UK warns EU of cost and impact of exclusion from Galileo project
Britain seeks security and industrial access to navigation system initiative post-Brexit
Hilary Benn: “Twenty-three months after the referendum and 14 months since the triggering of article 50, we still don’t know what the UK’s future relationship with the EU will be . . .” Photograph: Dara Mac Dónaill
Britain has warned the European Union that excluding it from the Galileo satellite navigation system could limit the scope of future security co-operation and justify a reduction in the size of the Brexit bill. In a paper addressed to EU negotiators, Theresa May’s government protested against the fact that it is already excluded from post-2019 planning for Galileo, the EU’s alternative to the American GPS navigation system.
“From a security perspective, any gap in UK involvement in the design and development of Galileo and PRS, whereby the UK is unable to manufacture components or assure those manufactured by member states at any point, will constitute an irreparable security risk. It will mean the UK will not be able to rely on the system for our own security and defence needs,” it said.
Britain opposed the Galileo initiative in the early 2000s but it is now demanding unrestricted security and industrial access after Brexit to secure elements of the €10 billion programme. It also wants British companies to be able to tender for contracts linked to the programme’s highly secure military grade signal, the Public Regulated Service, from which non-EU member states are excluded.
In the paper, Britain suggests it could develop its own rival to Galileo and that it could demand that its €1 billion investment in the programme to date should be deducted from the Brexit bill.
“The exclusion of these UK sunk costs was agreed on the basis that the UK would retain full access. Should the UK’s future access be restricted, the UK’s past contribution to the financing of space assets should be discussed,” it says.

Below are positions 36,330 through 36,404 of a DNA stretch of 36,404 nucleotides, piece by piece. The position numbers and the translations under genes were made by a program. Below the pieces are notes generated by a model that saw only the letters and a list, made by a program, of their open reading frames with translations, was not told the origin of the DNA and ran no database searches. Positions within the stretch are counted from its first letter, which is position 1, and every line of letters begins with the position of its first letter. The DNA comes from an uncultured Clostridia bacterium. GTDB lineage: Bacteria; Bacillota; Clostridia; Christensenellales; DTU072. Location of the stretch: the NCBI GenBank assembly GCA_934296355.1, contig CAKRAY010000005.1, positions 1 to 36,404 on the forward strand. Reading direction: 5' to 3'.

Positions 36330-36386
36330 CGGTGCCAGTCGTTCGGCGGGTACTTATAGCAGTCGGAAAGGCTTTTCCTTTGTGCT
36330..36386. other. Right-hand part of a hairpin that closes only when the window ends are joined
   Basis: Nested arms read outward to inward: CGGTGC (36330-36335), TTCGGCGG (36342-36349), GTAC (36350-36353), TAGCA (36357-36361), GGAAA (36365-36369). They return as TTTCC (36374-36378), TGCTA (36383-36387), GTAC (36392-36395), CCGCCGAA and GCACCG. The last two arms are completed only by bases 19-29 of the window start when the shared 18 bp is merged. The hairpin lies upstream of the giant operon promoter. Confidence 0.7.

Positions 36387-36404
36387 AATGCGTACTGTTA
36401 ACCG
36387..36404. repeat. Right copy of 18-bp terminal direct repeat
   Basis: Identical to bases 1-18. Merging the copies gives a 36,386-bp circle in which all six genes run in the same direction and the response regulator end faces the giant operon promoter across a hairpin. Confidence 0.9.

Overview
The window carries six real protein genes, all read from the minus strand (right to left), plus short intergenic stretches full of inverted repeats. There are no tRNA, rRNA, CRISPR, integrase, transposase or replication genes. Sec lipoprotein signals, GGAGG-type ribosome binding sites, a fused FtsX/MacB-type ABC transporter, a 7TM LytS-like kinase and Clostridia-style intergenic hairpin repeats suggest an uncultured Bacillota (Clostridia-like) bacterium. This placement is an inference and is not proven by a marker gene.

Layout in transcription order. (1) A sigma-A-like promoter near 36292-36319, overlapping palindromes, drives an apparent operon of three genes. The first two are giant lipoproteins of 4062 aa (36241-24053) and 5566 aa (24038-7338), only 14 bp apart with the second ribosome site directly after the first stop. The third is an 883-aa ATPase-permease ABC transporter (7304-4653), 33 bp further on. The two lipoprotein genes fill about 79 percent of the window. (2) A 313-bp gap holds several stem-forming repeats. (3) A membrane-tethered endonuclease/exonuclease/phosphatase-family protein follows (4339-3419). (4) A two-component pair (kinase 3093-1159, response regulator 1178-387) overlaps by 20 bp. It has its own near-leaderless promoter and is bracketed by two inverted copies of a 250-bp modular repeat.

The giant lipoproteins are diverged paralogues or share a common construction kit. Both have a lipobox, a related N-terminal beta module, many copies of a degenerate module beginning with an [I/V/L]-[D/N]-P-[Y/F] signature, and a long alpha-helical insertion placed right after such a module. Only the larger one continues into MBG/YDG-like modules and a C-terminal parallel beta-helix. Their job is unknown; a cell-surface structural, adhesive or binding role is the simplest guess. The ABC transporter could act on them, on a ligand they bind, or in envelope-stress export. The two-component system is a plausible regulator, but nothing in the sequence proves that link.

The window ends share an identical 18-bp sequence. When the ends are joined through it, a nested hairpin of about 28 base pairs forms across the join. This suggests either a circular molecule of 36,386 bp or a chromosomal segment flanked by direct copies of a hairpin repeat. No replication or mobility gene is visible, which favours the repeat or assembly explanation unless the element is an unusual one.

The row over Galileo came as the House of Commons Brexit committee said that Britain may have to stay in the EU’s customs union beyond 2020 if it cannot agree new arrangements in time for the end of the transition period in 2023. In its latest report on the state of the negotiations, the committee said it was “highly unsatisfactory” that, nearly two years after the referendum, ministers have yet to agree, and set out in detail, what kind of trading and customs arrangements they wish to seek in negotiations with the EU.
The report also criticised the lack of clear proposals to maintain a frictionless border in Ireland and the British government’s failure to outline its own proposal for a backstop arrangement.
“It is clear that the EU is expecting clarification from ministers by the time of the European Council meeting in June about how the backstop will work. The government needs to come forward with its proposals as soon as possible to demonstrate how an open border, with no checks and no infrastructure, can be maintained,” committee chair Hilary Benn said.
“Twenty-three months after the referendum and 14 months since the triggering of article 50, we still don’t know what the UK’s future relationship with the EU will be on trade, services, security, defence, consumer safety, data, broadcasting rights and many other things. The clock is now running down and parliament will need clarity and certainty by the time it is asked to vote on a draft withdrawal agreement in the autumn. We wait to see whether the promised White Paper next month will provide it.”